Players’ British Open hopes might be blowing in the wind
By Martyn Herman Reuters ST. ANDREWS, Scotland -- Strong winds and torrential rain are expected to blow the British Open leaderboard apart on Friday with players gearing up for the worst Scotland's climate can throw at them. Low scoring was possi...
By Martyn Herman
ST. ANDREWS, Scotland - Strong winds and torrential rain are expected to blow the British Open leaderboard apart on Friday with players gearing up for the worst Scotland’s climate can throw at them.
Low scoring was possible around the 7,297-yards links in Thursday’s opening round, especially earlier in the day when leader Dustin Johnson and Jordan Spieth took advantage of relatively benign conditions to score 65 and 67 respectively.
But according to the Met Office, Friday morning will see heavy downpours and a south-easterly wind gusting to around 40 mph - similar to Friday five years ago when Rory McIlroy followed an Open record 63 with an 80.
“I’ve heard stories of gusts of 40, that’s going to be very, very difficult and a very different golf course,” England’s Luke Donald told reporters after a first-round 68.
Rarely does a British Open pass without some weather interventions, some more spectacular than others, so it’s no surprise players double as weather forecasters, especially when an unlucky tee-off time can wreck their chances.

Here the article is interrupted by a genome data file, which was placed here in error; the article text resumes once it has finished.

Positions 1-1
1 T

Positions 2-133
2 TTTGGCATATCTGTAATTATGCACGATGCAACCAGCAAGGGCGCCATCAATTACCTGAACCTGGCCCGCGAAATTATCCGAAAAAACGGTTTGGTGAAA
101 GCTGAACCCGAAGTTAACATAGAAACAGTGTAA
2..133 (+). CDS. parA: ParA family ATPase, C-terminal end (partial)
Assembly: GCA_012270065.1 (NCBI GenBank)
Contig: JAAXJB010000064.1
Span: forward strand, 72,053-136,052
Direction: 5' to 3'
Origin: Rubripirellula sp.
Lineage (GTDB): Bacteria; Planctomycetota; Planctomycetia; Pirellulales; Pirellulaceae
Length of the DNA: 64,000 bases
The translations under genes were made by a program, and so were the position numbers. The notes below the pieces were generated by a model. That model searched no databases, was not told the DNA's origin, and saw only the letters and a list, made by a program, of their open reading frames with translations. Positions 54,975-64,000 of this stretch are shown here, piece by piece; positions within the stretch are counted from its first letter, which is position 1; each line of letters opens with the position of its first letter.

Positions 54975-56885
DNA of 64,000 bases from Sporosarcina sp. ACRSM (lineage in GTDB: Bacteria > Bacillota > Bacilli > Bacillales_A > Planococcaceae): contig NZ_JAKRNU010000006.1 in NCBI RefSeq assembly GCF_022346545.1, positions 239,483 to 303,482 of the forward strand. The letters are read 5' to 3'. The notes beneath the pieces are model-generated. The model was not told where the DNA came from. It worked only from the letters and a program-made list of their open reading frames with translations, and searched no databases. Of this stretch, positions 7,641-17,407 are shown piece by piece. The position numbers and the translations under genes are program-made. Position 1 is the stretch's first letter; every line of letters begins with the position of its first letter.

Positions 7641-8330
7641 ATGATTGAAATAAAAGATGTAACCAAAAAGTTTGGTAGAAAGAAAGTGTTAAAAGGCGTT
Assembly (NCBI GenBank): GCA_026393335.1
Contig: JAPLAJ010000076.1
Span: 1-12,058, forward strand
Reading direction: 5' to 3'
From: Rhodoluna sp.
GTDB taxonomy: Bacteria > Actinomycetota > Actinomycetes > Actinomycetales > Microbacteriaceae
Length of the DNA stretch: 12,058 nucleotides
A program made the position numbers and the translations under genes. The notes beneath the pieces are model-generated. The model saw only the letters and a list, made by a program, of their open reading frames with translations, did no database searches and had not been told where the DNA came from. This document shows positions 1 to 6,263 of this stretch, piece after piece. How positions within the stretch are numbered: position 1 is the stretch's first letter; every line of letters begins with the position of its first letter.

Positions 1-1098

Saturday’s later starters could get lucky.
“With the draw you can get carved up being on the wrong side of the draw, and you just hope that it’s fair to everybody, but very rarely is it,” Lee Westwood said.
Masters and U.S. Open champion Spieth, who warmed up for St Andrews playing the John Deere event in Illinois, a world away from the wild Fife coast, said Friday could get “brutal”.
“It’ll be a true Scottish day,” the 21-year-old Texan predicted. “But we should all enjoy the challenge ahead.”
Englishman Ross Fisher will not be getting too worked up about it though - saying the forecasts are invariably wrong.
“It almost has it’s own weather forecast for this little area,” he said. “You get what you’re given.”
Former champion Padraig Harrington meanwhile is looking on the bright side.
“I’m hoping for perfect conditions in the morning,” the Irishman said. “I know I’m going to get lucky.”
The last time the Open was held at St Andrews in 2010 high winds forced a stoppage on day two while predicted heavy rains last year forced R&A organizers into two-tee starts for Saturday’s third round.
The worst day in recent memory was on the Saturday at Muirfield in 2002 when a raging storm moved in off the North Sea and caused havoc with players needing three woods at par-threes and umbrellas torn to shreds.
Tiger Woods, who was chasing the third leg of the calendar-year Grand Slam that year, shot 81, while Scotland’s Colin Montgomerie signed for an 84, the day after a 64.